It’s a world view thing. Modernism heroicised the individual – individual buildings, individual geniuses; private space, private view, private wealth. Public space was a long way down the list. In Sydney, whether due to our rum background or our gorgeous topography, such thinking is now cultural habit. We don’t much value the collective aspects of civilisation – the fitting-in, good manners stuff.

One of the works cited in Seidler’s RIBA award documents, however, would change this balance, given its druthers. Melbourne, for all its cultivation, has been chosen as the lucky recipient of the world’s tallest tower. Seidler’s design for the Grollo tower is 500 metres (or 120 storeys) – twice the height of Sydney’s MLC. Don’t be fooled by the Melbourne-style decoration on top; this is the same old recipe writ higher, with not the slightest interest in ground level, beyond getting you from car park to lift.

You might think this very old- fashioned, chasing the world’s tallest in the 1990s. But you’d be wrong. The British award jury was itself manned with such venerable modernists as Owen Luder, Michael Manser and Sir Colin Stansfield-Smith. No surprise that they should honour their own – as pointed out by the RIBA’s official journal. Speaking from London (which, like most European cities, banned towers of any sort years go) the Journal said that, although in general “Seidler’s style may be more in tune with a passing generation of nostalgic modernists”, the Grollo project is one of two in which “his philosophy and understanding of the needs of contemporary society is proven to be very much up to date.” So there.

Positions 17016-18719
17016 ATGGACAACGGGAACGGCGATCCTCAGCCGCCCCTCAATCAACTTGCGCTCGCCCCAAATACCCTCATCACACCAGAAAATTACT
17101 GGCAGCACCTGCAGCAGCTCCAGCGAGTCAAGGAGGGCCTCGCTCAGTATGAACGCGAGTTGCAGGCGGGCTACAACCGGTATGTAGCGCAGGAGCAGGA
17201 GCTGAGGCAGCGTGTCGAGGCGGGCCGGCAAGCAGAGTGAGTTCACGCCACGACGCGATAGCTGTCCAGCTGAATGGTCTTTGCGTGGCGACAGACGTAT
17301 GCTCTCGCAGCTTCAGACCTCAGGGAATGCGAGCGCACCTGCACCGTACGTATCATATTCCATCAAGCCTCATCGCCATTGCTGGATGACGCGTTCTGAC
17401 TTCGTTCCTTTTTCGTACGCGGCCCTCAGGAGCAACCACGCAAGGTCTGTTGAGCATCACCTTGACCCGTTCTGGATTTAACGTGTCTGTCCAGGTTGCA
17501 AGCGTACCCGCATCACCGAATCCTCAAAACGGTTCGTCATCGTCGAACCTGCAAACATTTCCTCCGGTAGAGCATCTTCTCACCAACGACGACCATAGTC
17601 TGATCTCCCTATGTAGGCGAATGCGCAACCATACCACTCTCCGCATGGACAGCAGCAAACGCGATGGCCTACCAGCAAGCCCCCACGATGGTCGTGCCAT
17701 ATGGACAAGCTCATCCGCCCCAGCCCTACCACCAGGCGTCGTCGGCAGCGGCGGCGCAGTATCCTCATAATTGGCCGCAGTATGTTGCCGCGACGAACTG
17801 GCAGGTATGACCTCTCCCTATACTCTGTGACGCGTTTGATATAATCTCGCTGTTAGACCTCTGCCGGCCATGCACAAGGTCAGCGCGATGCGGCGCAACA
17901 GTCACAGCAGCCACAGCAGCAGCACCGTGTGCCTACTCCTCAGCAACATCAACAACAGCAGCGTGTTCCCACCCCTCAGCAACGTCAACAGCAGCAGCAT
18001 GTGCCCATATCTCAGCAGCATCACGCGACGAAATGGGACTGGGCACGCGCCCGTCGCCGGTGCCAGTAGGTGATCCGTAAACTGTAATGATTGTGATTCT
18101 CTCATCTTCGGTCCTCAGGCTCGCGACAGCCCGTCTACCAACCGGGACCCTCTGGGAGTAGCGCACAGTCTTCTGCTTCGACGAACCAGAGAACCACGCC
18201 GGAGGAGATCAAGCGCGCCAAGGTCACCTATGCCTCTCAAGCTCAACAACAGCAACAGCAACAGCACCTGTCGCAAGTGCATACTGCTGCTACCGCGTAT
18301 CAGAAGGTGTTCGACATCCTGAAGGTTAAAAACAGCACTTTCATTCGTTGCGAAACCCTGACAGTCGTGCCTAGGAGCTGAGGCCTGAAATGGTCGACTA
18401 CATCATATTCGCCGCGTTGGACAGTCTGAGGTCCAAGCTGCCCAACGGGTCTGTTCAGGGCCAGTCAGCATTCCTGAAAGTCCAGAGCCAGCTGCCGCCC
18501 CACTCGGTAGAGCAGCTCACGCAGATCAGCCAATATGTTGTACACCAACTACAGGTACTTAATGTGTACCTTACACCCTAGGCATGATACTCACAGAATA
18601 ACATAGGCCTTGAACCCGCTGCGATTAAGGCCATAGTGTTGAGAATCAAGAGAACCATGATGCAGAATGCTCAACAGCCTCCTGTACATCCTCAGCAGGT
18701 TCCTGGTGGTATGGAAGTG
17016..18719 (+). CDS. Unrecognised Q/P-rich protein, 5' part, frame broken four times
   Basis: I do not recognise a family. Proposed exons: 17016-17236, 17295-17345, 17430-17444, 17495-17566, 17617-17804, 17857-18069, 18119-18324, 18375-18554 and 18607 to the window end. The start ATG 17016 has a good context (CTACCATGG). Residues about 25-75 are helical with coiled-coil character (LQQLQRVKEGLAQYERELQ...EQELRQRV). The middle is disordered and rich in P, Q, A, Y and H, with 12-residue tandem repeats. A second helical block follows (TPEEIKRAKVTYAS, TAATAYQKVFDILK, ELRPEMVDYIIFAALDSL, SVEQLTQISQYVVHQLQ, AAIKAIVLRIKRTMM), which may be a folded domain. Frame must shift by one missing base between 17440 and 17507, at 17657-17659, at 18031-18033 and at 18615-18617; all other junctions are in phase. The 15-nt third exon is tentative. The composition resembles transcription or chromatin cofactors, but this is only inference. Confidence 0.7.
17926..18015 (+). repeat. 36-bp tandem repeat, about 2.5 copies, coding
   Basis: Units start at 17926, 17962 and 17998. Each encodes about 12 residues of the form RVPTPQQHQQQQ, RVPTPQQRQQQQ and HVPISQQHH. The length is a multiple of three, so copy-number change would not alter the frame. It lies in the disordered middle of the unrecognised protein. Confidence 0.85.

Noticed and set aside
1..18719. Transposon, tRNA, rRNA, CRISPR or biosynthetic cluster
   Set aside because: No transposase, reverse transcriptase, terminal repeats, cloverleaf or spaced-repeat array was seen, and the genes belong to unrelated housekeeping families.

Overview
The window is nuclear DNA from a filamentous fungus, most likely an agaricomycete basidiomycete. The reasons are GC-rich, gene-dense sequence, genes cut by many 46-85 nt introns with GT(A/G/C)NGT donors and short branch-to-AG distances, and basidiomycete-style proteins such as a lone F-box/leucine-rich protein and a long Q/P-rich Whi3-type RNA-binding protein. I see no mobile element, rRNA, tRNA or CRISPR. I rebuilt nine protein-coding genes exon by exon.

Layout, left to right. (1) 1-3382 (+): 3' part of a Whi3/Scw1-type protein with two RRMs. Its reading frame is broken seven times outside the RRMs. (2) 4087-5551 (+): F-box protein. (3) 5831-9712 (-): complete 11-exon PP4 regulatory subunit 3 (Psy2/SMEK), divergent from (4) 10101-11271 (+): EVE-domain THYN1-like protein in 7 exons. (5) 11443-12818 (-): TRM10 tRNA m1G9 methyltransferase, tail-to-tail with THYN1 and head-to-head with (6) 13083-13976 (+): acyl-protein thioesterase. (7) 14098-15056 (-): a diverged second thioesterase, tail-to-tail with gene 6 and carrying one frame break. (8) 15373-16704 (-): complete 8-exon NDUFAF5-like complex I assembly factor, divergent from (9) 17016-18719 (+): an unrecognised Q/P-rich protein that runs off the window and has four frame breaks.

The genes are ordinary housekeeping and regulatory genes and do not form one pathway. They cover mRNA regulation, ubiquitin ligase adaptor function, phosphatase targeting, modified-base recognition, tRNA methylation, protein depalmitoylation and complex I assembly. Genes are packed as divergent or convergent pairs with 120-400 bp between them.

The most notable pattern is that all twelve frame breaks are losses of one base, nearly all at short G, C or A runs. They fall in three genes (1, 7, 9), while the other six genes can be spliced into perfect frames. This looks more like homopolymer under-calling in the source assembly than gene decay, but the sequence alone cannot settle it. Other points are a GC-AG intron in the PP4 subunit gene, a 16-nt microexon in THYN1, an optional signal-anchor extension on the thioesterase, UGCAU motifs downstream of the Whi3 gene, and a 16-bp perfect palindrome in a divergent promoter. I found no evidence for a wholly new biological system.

Four illus: Street art …

(clockwise from top left) a sculpture in Swanston Street Walk, the Cafe L’Incontro, also in Swanston Street Walk, the Majorca House apartment conversion, completed under the Postcode 3000 program, and Harry Seidler’s design for the Grollo tower.